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Investors spent much of late last week digesting Wednesday’s equity market reset in hopes that the Trump trade remains intact. Unfortunately, Thursday and Friday provided little in the way of encouragement as prices languished and the GOP’s efforts at repeal and replace failed miserably. Adding additional overhang to the market is crude oil pricing which remains susceptible to a trade lower. As a result, equity prices barely held on; closing within a fraction of Wednesday’s close. As I have mentioned over the past three weeks in this note, my sense is that the momentum trade that has rifled equity prices higher since early November has dissipated while equity market gains have stalled. Last week’s trade put a point on that. In many respects, the tapering off of the Trump rally is not at all unexpected, in fact it is due.

 
Matt Egan reported on the rally under siege on CNN Money: 
 
The Dow fell on Monday for the eighth day in a row, its longest losing streak since 2011. Trump’s stunning failure to repeal and replace Obamacare spooked investors, sending the Dow sinking as many as 184 points in the first few minutes of trading. But the index rebounded from those early losses, closing down by 46 points. The Nasdaq eked out a gain of 0.1%.”
 
The recent market retreat is a reflection of rising fears on Wall Street that Trump’s bold promises of sweeping tax reform, regulatory relief and infrastructure spending is in doubt. Investors have begun to contemplate that the Trump agenda will be delayed, watered down or even derailed.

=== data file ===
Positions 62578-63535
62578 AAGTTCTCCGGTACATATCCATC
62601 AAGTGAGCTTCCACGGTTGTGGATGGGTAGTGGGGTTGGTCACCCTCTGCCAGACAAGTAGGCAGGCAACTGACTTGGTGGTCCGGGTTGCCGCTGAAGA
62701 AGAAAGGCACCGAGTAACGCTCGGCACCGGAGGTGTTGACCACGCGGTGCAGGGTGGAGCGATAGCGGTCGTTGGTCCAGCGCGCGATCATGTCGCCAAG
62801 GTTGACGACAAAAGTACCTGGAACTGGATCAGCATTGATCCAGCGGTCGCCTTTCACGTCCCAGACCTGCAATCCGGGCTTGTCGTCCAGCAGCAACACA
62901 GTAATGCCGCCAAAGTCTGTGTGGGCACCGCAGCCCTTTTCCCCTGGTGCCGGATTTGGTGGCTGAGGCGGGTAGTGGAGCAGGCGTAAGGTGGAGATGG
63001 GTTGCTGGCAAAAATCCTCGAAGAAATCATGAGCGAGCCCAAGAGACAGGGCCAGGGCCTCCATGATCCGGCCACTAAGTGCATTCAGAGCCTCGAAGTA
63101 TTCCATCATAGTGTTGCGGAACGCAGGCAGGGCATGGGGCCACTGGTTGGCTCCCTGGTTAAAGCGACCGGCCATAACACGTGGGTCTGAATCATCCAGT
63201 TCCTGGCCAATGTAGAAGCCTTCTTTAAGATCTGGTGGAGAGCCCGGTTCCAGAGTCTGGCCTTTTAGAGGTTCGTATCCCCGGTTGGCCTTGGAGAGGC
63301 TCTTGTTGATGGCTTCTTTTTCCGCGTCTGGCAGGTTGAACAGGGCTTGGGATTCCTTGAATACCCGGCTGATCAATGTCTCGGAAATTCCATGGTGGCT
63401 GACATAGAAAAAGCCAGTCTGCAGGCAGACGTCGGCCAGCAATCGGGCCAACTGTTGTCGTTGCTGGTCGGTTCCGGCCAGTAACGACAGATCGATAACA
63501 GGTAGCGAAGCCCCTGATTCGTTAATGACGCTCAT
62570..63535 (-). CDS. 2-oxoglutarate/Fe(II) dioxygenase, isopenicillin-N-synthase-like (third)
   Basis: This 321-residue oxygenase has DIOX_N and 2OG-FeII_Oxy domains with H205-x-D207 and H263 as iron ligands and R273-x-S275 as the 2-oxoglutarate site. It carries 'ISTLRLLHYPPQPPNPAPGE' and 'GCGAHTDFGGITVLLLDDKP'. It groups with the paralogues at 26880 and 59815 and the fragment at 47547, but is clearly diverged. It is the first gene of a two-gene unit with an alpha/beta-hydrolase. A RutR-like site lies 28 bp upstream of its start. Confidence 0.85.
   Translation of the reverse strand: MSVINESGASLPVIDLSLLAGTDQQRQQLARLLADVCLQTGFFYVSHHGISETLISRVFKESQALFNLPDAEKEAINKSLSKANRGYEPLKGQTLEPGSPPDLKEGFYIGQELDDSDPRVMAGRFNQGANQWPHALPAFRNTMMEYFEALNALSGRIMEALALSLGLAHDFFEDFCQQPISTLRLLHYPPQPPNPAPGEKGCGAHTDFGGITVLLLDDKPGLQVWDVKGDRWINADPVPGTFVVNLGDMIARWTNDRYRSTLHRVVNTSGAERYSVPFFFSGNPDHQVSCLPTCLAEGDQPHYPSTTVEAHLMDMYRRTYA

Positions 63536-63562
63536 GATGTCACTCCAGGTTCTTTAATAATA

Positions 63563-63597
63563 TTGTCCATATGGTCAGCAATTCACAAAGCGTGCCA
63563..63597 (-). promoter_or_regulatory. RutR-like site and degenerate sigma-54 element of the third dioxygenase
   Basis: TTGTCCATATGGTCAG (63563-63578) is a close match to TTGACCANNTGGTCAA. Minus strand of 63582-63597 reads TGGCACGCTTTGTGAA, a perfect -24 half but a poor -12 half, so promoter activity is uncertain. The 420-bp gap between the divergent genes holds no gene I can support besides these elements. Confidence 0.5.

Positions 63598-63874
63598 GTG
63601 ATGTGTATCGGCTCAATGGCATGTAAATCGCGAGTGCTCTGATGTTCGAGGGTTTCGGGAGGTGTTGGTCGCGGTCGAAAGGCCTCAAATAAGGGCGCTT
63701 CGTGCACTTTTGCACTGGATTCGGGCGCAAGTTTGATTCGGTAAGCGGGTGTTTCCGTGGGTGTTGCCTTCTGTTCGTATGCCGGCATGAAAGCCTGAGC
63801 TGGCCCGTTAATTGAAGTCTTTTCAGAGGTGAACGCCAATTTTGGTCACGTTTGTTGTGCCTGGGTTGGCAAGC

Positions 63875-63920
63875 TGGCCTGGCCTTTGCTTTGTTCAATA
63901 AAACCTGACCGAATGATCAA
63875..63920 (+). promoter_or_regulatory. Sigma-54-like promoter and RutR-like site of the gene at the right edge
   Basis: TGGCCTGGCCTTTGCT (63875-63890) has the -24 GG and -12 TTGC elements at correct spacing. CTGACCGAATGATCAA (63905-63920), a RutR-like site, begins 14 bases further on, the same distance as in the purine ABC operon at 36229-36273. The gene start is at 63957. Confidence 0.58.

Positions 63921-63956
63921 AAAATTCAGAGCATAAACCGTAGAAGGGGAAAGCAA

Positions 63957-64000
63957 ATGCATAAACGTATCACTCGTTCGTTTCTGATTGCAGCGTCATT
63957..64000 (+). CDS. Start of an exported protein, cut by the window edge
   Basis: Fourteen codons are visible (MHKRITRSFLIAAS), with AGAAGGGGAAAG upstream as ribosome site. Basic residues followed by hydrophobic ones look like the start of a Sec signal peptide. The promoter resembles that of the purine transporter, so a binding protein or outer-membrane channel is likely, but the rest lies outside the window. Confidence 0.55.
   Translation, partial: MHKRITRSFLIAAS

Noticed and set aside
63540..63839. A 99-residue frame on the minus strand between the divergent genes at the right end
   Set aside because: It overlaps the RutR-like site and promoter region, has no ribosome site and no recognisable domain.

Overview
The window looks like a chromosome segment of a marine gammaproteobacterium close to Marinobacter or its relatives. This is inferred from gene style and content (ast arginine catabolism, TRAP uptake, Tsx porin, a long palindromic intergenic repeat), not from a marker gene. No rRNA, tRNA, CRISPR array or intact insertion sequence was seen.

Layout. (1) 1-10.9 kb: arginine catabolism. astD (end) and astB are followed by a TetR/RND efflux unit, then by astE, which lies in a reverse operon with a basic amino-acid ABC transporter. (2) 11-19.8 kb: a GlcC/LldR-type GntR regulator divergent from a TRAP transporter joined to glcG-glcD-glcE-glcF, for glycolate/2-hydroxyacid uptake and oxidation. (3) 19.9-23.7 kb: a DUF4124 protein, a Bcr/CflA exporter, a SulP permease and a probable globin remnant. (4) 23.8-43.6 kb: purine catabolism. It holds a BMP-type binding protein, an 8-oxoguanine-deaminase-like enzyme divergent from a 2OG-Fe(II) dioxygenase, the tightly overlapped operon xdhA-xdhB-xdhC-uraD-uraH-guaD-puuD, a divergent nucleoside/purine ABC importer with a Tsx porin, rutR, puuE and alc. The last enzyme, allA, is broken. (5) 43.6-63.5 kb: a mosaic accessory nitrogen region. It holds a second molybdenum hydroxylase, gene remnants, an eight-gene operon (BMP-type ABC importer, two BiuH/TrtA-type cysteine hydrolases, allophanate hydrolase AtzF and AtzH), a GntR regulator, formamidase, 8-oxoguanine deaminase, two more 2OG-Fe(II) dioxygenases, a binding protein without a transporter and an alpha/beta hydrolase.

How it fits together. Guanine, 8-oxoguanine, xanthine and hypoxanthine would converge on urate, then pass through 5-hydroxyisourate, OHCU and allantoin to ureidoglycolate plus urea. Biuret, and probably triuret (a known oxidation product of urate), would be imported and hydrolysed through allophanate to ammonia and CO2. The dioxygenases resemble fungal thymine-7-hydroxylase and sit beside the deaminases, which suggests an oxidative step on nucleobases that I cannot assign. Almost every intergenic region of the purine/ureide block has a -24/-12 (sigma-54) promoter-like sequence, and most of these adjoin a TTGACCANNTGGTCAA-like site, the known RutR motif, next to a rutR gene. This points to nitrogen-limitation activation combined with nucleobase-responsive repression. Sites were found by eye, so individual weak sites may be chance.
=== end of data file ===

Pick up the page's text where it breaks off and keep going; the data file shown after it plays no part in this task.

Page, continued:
The concern is that if Trump wasn’t able to replace Obamacare, a law that Republicans almost universally detest, then how will he tackle even more complex undertakings? Trump has pledged to quickly pivot to tax reform, but that could be even more challenging, especially given the serious GOP fractures exposed by the the health care defeat.
 
“If the repeal and replace was any indication, tax code reform is going to have a really hard time finding any traction. It’s not something that can take place overnight,” said Peter Kenny, an independent market analyst and founder of Kenny’s Commentary.
 
As mentioned above, the S&P 500 and Dow Industrials have both posted solid quarterly results thus far this year with one week of trading left in the period. Since the onset of 2017 we have received an additional rate hike by the Fed, solid quarterly economic results, better than expected Q4 EPS results and solid equity market gains for investors. This week with earnings season all but concluded and Q1 earnings season is still two weeks out, expect economic data and politics to dominate. At the top of that list will be Thursday’s final Q4 GDP data. Consensus is calling for 2.0% annualized up from the first two readings which were 1.9%. Q4:16 Corporate Profits, also scheduled for release on Thursday, will be viewed in terms of the previous Y/Y comparison of 4.3%.
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